Then there is the nickname of the wreck: Iberian – a hat-tip to the fact it is Spanish. Both Miruelo’s vessel and the ship found in Exumas in 1965 are nameless, which speaks to the urge to suppress his exploits. Experts who studied the wreck conclude “it is thought to date as early as 1500–1525 AD,” and 1513 is in the centre of that range. For nearly 70 years persons have been taking essential components and evidence from the site. This might seem a good thing, except almost all of it was taken out of The Bahamas, yet never returned. Bahamians will have to go overseas and ask permission to find answers, because the site has been pillaged by foreigners, some of them representing prestigious institutions.
The story is fast-moving and opaque: Nicholas Budsberg, PhD, says: “The site was first relocated in 1965 by skin divers [Americans Jack Robinson, Clint Hinchman, and Robert Wilkie] and was partially salvaged by a team of treasure hunters the following year.” Smith, Keith, and Lakey wrote in 1985 that “the discoverers applied to the Government of The Bahamas for Permission”, and reached out to Mendel Peterson of the Smithsonian Institute, and “a licence was granted”. Excavations began in 1966, with Teddy Tucker and Robert Canton of Bermuda brought in.
According to the Institute of Nautical Archaeology, between the late-1960s and mid-1980s the site was all but forgotten and ignored: “…many of the artifacts [wound] up in the United States. Some ….to the Mariners Museum at Newport News, …a few acquired by the Smithsonian.” The only major artifact left behind – a fourth anchor – rests at the marina at Highbourne Cay today, though is not believed to have come from this wreck at all. How are Bahamians to conduct an autopsy when most of the body has been removed?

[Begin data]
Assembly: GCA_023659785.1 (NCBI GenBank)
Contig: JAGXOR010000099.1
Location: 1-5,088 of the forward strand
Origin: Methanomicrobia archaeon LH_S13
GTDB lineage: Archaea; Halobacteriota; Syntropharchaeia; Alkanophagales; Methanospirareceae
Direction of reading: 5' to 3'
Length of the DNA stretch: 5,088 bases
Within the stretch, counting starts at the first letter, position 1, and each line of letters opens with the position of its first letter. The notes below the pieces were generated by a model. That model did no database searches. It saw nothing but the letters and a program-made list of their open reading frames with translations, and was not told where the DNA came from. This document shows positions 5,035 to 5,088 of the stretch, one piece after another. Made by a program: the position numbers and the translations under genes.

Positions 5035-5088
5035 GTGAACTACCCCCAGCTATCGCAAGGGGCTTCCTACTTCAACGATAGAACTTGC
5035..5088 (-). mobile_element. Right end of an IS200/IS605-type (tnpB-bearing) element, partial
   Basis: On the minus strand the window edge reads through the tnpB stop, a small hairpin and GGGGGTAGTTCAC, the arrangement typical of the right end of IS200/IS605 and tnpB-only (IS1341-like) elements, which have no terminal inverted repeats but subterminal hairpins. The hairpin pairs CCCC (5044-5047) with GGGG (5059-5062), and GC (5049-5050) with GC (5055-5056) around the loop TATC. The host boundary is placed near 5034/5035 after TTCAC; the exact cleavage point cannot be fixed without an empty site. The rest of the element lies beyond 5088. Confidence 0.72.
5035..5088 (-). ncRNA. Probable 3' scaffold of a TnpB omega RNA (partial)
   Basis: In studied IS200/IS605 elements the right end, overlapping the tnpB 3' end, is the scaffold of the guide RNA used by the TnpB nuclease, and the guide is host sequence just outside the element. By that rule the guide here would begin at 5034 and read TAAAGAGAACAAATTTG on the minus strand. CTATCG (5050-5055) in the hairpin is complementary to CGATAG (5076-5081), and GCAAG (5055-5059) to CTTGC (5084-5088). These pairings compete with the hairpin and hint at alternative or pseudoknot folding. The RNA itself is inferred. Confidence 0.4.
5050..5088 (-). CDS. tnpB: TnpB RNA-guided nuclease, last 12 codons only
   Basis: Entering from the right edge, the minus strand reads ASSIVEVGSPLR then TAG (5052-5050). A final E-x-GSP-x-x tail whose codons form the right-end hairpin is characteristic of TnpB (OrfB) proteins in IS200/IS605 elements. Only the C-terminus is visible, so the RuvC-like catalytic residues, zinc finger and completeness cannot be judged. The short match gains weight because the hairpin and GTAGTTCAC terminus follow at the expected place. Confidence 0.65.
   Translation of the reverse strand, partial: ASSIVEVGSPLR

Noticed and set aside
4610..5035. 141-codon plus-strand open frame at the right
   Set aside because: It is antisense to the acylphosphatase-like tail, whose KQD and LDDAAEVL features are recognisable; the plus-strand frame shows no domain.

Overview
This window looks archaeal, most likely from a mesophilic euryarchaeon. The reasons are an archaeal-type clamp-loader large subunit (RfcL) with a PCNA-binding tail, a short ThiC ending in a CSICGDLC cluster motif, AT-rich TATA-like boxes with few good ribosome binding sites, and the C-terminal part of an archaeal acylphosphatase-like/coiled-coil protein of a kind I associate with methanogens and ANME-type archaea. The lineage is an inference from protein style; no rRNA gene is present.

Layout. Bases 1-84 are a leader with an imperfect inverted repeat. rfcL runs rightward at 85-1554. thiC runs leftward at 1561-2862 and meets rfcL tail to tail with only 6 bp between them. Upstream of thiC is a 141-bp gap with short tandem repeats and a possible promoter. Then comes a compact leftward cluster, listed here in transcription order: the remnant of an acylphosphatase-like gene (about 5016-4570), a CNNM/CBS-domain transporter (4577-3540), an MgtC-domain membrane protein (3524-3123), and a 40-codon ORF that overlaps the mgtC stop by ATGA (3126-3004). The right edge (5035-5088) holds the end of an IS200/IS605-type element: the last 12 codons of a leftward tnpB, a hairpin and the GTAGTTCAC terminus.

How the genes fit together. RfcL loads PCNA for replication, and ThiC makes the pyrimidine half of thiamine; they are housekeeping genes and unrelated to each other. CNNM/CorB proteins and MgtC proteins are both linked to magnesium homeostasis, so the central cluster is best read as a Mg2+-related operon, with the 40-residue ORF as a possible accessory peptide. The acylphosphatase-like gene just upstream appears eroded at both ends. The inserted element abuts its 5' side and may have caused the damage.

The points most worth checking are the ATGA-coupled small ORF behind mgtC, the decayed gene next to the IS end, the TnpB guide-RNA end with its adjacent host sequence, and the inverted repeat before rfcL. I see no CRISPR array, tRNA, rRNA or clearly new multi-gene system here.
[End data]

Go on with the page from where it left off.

What underwater cultural heritage did these esteemed archaeologists remove from the seabed of The Bahamas? According to the Nautical Archaeology Digital Library’s 2018 study by Budsberg and Castro, the takings included “a wrought iron harpoon…. over a dozen wrought-iron artillery, breech chambers, and shot … two wrought iron bombardetas … 13 wrought iron versos – two … thought to be verso dobles, a longer type of swivel gun – and 18 compatible breech chambers (one loaded …) were also removed from the site in the 1960s. Iron wedges for locking the breech chambers were also found…”
It is possible that the wreck is the oldest in the Western Hemisphere, so its value is inestimable. The artefacts taken, more than the remaining ballast pile and timbers, may allow Bahamians the opportunity to determine what ship it really is. Sitting at the lip between deep water and extensive shallow banks, viscous twice-daily currents create dangers and impediments.
Ponce de Leon sailed back to Spain and fame. Not so Pilot Miruelo, who in 1516 “found what many authors believe to have been Pensacola Bay.” Then he went back to Cuba with Spanish gold bartered from indigenes. Miruelo was later tasked with finding Florida a third time, but due to his “failing to take note in the course, and not remember them, he was unable to show the way to Florida on a second trip, and he went insane”. Was he the Iberian who left his vessel in The Bahamas, which now lays in parts in foreign capitals and the Virginia Capes? Will we re-open this 500-year cold case that speaks to the earliest European voyages to The Bahamas and affix a ship name to our first known shipwreck?